Going against type - Monocolumn | Monocle


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21 July 2014

Technophobes and the nostalgic among us would have had some comforting food for thought last week. The head of the Bundestag’s parliamentary inquiry into NSA activity in Germany, Patrick Sensburg, said that German secret services should revert to using mechanical typewriters. So incensed are some people at the levels of widespread monitoring carried out by the CIA in their country that faith in the most commonplace modern technology has been shattered.

You could say that this disillusionment happens to all of us on a much smaller personal scale every day. With electronic mail has come spam and bugs, crashes and full inboxes. That is accompanied by the feeling of battling to respond to a round-the-clock flow of messages that should be answered promptly wherever you might be or whenever they flash up on your screen. We might all like to look back to a simpler time where the tapping and sliding of the typewriter held sway over modern office life.

This was a time not so long ago when everything from memos and articles to books and minutes would be typed by hand by a legion of adept typists. Typed submissions would often have to be painstakingly retyped as an easily transferable digital version was not an option. Like the invention of the printing press some 400 years before, the typewriter revolutionised the modern world. Scribes or master printers made way for the efficiency of typists who, by the middle of the 20th century, could easily photocopy and distribute their work.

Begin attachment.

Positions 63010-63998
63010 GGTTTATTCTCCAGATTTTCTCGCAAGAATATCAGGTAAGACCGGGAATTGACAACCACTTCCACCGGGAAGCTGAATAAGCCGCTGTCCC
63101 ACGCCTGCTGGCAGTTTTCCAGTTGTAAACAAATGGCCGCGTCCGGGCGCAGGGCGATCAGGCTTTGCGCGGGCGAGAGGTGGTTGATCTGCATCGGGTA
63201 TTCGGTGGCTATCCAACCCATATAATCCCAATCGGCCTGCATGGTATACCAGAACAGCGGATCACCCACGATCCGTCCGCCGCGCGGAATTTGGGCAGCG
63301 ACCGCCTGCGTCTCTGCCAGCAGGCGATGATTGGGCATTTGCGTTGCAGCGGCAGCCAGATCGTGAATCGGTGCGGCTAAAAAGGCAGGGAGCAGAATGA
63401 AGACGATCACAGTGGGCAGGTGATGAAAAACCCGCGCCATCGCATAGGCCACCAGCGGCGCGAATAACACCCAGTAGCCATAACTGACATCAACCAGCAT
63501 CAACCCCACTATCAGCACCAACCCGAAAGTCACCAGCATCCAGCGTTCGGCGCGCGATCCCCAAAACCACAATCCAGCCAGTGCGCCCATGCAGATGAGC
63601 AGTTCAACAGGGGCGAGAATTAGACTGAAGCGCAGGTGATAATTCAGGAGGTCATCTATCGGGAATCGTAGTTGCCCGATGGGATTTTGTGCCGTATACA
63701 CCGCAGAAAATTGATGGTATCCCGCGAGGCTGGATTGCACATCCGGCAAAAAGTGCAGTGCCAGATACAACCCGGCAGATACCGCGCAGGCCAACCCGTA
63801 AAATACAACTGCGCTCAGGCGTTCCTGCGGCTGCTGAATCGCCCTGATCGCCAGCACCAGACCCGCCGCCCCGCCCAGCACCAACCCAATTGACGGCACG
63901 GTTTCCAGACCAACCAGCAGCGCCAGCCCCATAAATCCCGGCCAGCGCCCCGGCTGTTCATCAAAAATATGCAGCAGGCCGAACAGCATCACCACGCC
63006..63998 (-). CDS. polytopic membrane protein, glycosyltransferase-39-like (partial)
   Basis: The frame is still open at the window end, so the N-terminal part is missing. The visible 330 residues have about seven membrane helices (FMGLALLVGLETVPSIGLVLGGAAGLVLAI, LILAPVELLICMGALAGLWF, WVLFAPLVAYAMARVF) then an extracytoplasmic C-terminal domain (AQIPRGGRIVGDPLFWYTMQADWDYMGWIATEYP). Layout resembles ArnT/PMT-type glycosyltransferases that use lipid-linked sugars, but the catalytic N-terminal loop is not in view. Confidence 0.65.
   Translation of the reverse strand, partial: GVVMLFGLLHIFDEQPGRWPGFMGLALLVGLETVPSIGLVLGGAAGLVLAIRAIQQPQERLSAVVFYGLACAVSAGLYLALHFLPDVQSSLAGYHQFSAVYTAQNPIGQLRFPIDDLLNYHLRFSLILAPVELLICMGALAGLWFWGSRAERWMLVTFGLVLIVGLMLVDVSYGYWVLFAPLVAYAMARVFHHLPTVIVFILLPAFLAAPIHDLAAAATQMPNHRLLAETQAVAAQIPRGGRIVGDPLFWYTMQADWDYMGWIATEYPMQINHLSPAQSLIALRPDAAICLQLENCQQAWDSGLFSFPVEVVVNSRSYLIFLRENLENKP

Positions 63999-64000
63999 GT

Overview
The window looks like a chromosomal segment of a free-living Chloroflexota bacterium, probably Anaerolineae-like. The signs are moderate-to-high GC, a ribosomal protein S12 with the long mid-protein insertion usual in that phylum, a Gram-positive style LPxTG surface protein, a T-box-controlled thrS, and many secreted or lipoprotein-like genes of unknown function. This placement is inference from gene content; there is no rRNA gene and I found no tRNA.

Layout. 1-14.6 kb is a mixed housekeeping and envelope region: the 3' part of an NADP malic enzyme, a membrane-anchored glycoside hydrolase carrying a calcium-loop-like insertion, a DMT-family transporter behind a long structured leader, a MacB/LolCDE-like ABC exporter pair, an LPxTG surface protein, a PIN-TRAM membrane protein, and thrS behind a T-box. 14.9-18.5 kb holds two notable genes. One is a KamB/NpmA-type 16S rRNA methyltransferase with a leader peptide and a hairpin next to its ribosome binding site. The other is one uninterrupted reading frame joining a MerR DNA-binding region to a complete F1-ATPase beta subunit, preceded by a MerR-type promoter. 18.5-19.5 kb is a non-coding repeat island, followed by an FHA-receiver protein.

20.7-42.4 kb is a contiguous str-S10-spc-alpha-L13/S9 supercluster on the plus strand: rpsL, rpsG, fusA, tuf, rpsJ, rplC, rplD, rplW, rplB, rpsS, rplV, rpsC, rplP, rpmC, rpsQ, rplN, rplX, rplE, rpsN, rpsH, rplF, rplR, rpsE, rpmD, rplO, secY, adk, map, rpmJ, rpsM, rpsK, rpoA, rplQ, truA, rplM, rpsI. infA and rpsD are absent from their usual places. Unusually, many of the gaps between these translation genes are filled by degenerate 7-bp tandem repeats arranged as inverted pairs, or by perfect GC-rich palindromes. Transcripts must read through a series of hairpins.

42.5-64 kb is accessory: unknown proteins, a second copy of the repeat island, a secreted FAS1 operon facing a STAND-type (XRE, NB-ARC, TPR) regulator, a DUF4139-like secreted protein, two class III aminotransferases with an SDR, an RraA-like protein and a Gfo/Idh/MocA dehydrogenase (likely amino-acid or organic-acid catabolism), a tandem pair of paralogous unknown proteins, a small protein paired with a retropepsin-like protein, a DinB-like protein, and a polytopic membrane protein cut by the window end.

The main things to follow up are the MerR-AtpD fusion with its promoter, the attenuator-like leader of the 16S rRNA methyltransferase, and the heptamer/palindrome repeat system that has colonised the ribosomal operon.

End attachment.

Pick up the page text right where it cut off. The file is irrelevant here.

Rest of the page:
The typewriter also gave what was deemed a very suitable role to women and led in part to a drastic change in the white-collar gender balance. Until the 1970s, millions of young girls would almost automatically take typing courses and undertake rigorous timed typing tests. Typing pools sound so arcane now but they and the women that fuelled them were the backbone of the corporate world.

The typewriter was and still is an object of intriguing beauty. The intricate amphitheatre of slender metal arms, each supporting a separate character, is surely the height of mechanical accomplishment. The 1968 Olivetti Valentine model designed by Ettore Sottsass is as sleek and strikingly ergonomic as anything designed since; the Apple Mac of its day. Culturally too, the impact of the typewriter is profound. From Murder She Wrote to Casablanca, the typewriter is a key part of the visual history of the 20th century.

However, as much as it might have emancipated and liberalised the corporate world, the typewriter also proved itself able to shackle those who had to operate it. Female office workers were too often destined to a career in typing. No self-respecting businessman would type his own letters – this lowly and relatively basic task was reserved almost exclusively for women.

Typing and deleting, copying and pasting is something we take for granted but sometimes it’s worth remembering the elegant grandmother of our modern keyboards – the humble typewriter.

David Plaisant is an associate producer for Monocle 24.


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